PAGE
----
P1090653.JPG
 
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I’ve been running the same as everyone else for the past several years: iPad 3 cellular (no data plan) with a Gaia subscription, though I recently upgraded to a new base iPad (WiFi only) linked to a Garmin inReach to provide the GPS signal. While the Garmin Earthmate app isn’t terrible, it isn’t great either, and the display on the inReach is a joke, so Gaia on the iPad is a nice fix for both of those issues, especially when it comes to preloading trails. The fact that I can also pull up the preloaded trails on any device that my Gaia account is linked to is nice as well, as there’s been a few times where I ended up doing a trail with my phone since I didn’t have my iPad with me.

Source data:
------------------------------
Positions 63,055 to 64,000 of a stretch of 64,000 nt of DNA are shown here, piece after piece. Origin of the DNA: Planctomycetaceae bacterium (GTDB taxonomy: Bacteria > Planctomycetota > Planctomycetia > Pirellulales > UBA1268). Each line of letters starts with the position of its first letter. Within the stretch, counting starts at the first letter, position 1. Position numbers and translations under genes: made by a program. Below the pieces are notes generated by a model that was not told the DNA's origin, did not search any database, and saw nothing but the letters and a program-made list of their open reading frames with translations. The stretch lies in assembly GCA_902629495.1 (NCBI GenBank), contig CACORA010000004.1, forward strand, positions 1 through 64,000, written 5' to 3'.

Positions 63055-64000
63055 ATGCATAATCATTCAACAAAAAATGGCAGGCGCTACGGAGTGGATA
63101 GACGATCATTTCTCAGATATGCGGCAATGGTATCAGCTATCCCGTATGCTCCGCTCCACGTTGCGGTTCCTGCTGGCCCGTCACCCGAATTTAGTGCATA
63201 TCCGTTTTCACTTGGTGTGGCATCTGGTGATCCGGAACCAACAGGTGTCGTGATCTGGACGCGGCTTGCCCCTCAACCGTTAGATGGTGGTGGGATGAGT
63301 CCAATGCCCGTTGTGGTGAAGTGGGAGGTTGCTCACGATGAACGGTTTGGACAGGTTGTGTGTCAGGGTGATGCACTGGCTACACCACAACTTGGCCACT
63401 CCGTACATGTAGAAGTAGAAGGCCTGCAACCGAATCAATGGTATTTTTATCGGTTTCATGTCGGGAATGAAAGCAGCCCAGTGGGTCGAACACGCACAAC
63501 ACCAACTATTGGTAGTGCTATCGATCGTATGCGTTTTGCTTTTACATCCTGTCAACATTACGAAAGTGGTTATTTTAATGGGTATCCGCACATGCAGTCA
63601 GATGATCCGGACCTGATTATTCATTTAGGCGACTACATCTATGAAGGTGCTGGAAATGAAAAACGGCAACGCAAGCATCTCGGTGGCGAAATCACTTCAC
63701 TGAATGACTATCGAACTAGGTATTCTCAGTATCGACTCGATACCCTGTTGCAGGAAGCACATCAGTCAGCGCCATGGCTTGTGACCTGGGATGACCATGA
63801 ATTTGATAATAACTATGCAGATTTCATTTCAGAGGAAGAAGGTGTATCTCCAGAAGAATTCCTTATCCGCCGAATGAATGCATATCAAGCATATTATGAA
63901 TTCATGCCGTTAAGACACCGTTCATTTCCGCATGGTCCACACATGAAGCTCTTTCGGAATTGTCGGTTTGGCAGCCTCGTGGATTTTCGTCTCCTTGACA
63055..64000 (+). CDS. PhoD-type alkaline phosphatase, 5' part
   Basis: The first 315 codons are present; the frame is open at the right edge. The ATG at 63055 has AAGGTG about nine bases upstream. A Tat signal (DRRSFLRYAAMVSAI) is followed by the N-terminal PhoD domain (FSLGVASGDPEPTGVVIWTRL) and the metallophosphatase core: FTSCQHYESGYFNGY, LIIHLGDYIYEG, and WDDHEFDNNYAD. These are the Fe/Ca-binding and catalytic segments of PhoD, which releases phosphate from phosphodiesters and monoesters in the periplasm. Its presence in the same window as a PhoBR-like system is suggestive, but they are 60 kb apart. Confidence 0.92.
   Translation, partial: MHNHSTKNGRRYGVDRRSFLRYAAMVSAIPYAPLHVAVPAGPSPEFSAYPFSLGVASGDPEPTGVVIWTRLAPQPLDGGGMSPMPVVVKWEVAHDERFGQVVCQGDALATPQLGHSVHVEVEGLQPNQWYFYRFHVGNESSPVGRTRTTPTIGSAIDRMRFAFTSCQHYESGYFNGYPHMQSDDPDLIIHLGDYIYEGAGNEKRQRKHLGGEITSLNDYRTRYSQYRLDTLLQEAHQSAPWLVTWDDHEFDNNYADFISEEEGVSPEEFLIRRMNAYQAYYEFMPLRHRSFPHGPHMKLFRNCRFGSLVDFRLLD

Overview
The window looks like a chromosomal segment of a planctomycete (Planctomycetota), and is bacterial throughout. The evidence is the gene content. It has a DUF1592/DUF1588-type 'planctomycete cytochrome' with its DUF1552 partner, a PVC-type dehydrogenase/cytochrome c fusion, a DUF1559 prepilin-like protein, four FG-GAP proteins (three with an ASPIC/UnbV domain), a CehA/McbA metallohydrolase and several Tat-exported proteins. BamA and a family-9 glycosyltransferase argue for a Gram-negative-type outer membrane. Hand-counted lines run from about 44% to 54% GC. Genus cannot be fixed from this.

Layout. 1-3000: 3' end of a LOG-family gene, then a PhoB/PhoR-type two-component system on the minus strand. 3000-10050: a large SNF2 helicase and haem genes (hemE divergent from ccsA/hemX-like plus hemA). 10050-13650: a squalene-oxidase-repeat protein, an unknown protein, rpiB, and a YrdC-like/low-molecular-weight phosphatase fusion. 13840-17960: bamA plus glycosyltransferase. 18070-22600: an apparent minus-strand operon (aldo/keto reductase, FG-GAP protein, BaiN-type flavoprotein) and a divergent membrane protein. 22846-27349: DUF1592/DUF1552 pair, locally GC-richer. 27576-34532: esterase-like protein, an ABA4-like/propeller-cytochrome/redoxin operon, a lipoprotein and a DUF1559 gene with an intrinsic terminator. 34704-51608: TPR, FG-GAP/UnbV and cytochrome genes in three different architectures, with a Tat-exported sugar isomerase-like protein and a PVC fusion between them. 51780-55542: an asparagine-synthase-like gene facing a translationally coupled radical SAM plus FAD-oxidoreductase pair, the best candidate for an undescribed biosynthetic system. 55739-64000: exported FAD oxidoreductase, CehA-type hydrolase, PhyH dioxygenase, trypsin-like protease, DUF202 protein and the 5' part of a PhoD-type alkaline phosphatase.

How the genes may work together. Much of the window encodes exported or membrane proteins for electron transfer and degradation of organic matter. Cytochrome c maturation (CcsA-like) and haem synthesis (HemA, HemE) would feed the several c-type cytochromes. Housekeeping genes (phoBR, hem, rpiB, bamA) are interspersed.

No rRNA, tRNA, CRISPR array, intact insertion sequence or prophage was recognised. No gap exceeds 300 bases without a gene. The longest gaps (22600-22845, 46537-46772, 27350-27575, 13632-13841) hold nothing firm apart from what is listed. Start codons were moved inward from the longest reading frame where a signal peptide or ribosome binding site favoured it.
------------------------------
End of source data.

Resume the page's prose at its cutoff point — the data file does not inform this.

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North Idaho
I paid 2K for a Kenwood DNX double din am/fm; CD & DVD tuner with Garmin Nav unit 10 years ago just to have Kenwood & Garmin stop doing updates 3 years after I purchased it and now I use Gaia app with my Ipad which doubles as a internet device. It is the best Navigation System I have ever used and I am forever done wit Kenwood and Garmin. Just Sayin
 
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Palo Alto, California
I paid 2K for a Kenwood DNX double din am/fm; CD & DVD tuner with Garmin Nav unit 10 years ago just to have Kenwood & Garmin stop doing updates 3 years after I purchased it and now I use Gaia app with my Ipad which doubles as a internet device. It is the best Navigation System I have ever used and I am forever done wit Kenwood and Garmin. Just Sayin
It's only a matter of time. Those GPS standalone handheld's days are numbered. Garmin already shifting away focus toward fitness. They see it coming.